Chicago’s New Construction Code Begins Implementation

Chicago’s New Construction Code Begins Implementation

On April 10, 2019, the Chicago City Council approved the first major update to the city’s building code in 70 years. These code updates represent a comprehensive overhaul of Chicago’s construction practices, bringing the city squarely into the 21st century. Starting this week (June 1st), these new code updates begin to do into effect. The entire new Building Code will replace the existing one by August 1, 2020.

The new code updates are largely modeled after the most recent versions of the International Building Code for new construction and the International Existing Building Code for rehabs of existing buildings. What does this mean? Let’s take a look:

The Chicago Building Code update is designed to bring the city’s construction requirements into the modern era.

One of the major elements of this code update is the change the language describing new construction, as well as rehabs, to conform with nationwide standards. These updates make it easier for architects, contractors, and developers to relate Chicago’s building code to others across the country. The substantive changes also better align the city’s construction requirements with modern national standards around building planning, fire safety, building materials, and sustainability practices, including green technologies.

These updates will make new construction and rehabs more affordable, sustainable, and innovative.

In practical terms, these updates will actually make construction in Chicago more affordable by expanding options for design, building materials, and new technologies. They will bring down costs associated with both new construction and rehabs of single family homes, affordable housing units, and condos. The new code adopts what is called “risk-based structural design requirements,” which means that single family homes won’t need to meet the same requirements as 15-story commercial buildings. By using updated language and including a wider variety of options for building materials and green technologies, the code will also incentivize greater sustainability practices.

As a property owner in the City of Chicago, you will notice a difference.

Whether you are a homeowner, real estate investor, or wholesaler, you will likely notice a difference as a result of the new building code. In addition to the changing priorities mentioned above, the code includes provisions to ease construction requirements for things like adapting basements and attics into livable spaces. It also creates more flexibility for rehab projects, incentivizing updates to existing structures over new construction. Finally, the new code also streamlines the permit process, without increasing any permit fees.

Highlights from then Mayor Emanuel’s news release Announcing City Council Approval of Major Building Code Modernization to Enable Safer, More Affordable, Sustainable and Innovative Construction on what the rewritten code will include are:

  • Adopt specific, up-to-date requirements for a wide range of building materials such as walls, roofs and other construction that will provide guidelines and standards that are lacking in Chicago’s existing code.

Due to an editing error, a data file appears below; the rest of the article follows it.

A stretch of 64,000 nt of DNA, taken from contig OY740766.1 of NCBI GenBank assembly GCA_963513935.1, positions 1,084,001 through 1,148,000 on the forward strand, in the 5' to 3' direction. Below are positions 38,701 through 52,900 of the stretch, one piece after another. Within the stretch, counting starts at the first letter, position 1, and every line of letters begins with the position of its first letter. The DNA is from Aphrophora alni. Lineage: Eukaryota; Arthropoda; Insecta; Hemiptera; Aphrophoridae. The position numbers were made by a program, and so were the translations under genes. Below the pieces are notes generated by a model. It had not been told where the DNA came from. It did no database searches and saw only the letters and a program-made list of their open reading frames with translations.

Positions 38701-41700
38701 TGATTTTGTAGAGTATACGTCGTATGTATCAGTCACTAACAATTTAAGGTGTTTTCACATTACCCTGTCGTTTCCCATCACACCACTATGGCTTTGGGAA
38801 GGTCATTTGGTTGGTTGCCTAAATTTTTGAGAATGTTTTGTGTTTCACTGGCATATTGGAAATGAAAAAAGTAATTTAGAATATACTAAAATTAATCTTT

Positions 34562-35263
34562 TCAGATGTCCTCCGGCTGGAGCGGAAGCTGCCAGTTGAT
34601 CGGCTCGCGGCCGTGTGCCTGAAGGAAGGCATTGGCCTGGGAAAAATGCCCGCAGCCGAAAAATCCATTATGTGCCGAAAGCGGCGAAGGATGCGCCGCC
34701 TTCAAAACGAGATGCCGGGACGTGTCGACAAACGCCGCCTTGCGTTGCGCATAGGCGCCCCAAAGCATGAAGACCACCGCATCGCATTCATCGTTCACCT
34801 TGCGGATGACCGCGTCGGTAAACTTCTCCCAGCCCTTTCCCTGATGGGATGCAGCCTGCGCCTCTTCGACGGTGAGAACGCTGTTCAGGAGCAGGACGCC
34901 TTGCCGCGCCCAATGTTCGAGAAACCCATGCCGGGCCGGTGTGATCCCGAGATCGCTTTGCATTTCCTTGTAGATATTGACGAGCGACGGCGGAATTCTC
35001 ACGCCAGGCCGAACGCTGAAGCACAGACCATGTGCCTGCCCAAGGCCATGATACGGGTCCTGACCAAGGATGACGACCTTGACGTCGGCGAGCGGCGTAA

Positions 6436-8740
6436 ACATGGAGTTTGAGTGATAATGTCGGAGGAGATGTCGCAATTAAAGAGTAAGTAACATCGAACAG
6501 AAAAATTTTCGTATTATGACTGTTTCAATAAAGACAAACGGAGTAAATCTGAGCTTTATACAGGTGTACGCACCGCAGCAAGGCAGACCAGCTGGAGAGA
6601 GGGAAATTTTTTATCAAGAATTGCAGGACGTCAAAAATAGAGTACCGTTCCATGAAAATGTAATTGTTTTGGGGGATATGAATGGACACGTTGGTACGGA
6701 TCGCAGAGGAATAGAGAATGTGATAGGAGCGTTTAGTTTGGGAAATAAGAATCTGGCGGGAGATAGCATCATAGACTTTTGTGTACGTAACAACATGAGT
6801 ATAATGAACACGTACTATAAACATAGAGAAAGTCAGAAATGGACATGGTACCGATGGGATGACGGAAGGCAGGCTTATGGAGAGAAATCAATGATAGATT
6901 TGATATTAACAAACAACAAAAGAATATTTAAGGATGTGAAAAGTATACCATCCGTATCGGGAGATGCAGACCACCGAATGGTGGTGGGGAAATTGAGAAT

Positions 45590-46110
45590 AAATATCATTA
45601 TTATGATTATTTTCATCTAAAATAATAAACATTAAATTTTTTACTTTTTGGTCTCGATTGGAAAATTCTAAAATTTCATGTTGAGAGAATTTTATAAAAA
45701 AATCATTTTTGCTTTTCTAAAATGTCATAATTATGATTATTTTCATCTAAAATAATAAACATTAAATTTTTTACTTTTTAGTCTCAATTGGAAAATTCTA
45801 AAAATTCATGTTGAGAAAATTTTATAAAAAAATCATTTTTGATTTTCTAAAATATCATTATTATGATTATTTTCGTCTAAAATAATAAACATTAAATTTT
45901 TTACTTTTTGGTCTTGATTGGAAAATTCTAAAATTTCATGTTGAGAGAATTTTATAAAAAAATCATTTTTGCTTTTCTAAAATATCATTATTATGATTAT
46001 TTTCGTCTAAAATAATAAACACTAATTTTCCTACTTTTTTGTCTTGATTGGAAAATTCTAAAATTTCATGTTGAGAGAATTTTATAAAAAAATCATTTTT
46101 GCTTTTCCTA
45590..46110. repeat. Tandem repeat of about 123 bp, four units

• Enhance safety by requiring sprinkler systems in new construction including hotels, most apartment buildings with 4+ units, places of assembly with 300+ occupants and new office buildings greater than 70 feet tall.

  • Encourage new development by allowing buildings with sprinkler systems to have greater height, number of stories, and floor area per construction type.

  • Allow for more cost-effective construction of single-family homes by adopting risk-based structural design requirements so that a 2-story single-family home will not need to meet the same structural requirements as a 15-story hospital.

  • Create greater opportunities for conversion of existing basements and attics as livable space without costly structural alterations by reducing minimum ceiling heights, as well as providing more options to meet light and ventilation requirements.

  • Encourage preservation of Chicago’s existing building stock, including historic buildings, by providing additional flexibility and options for rehab work. This will bring down the cost of projects like the adaptive re-use of schools, retail buildings, and vacant buildings throughout the city.

  • Promote energy efficiency and sustainability by making it easier to construct green buildings – ones that are durable, functional and energy efficient.

  • Enhance public safety in the event of a natural disaster by adopting seismic design requirements for critical facilities such as hospitals and fire stations and some taller buildings.

  • Adopt the International Building Code’s widely used terminology and classification systems for building occupancies and construction types, making it easier for architects and builders to follow and meet Chicago’s code requirements.

Did you have any rehab or new construction projects in mind for 2019? If so, make sure you know how the new Building Code will impact you. Parts of the new code are going into effect this week and will continue to roll out over the coming year. Make sure you are kept in the loop so that you are able to get the most out of your real estate investments. Give Enterprise Esquire a call to discuss how these new building codes could impact you. Click here to jump on our calendar.

The Personal Guarantee: 5 Ways Small Business Owners Can Reduce Their Liability

The Personal Guarantee: 5 Ways Small Business Owners Can Reduce Their Liability

Filing Charitable Solicitation Registrations for Your Nonprofit - How to Fundraise the Right Way

Filing Charitable Solicitation Registrations for Your Nonprofit - How to Fundraise the Right Way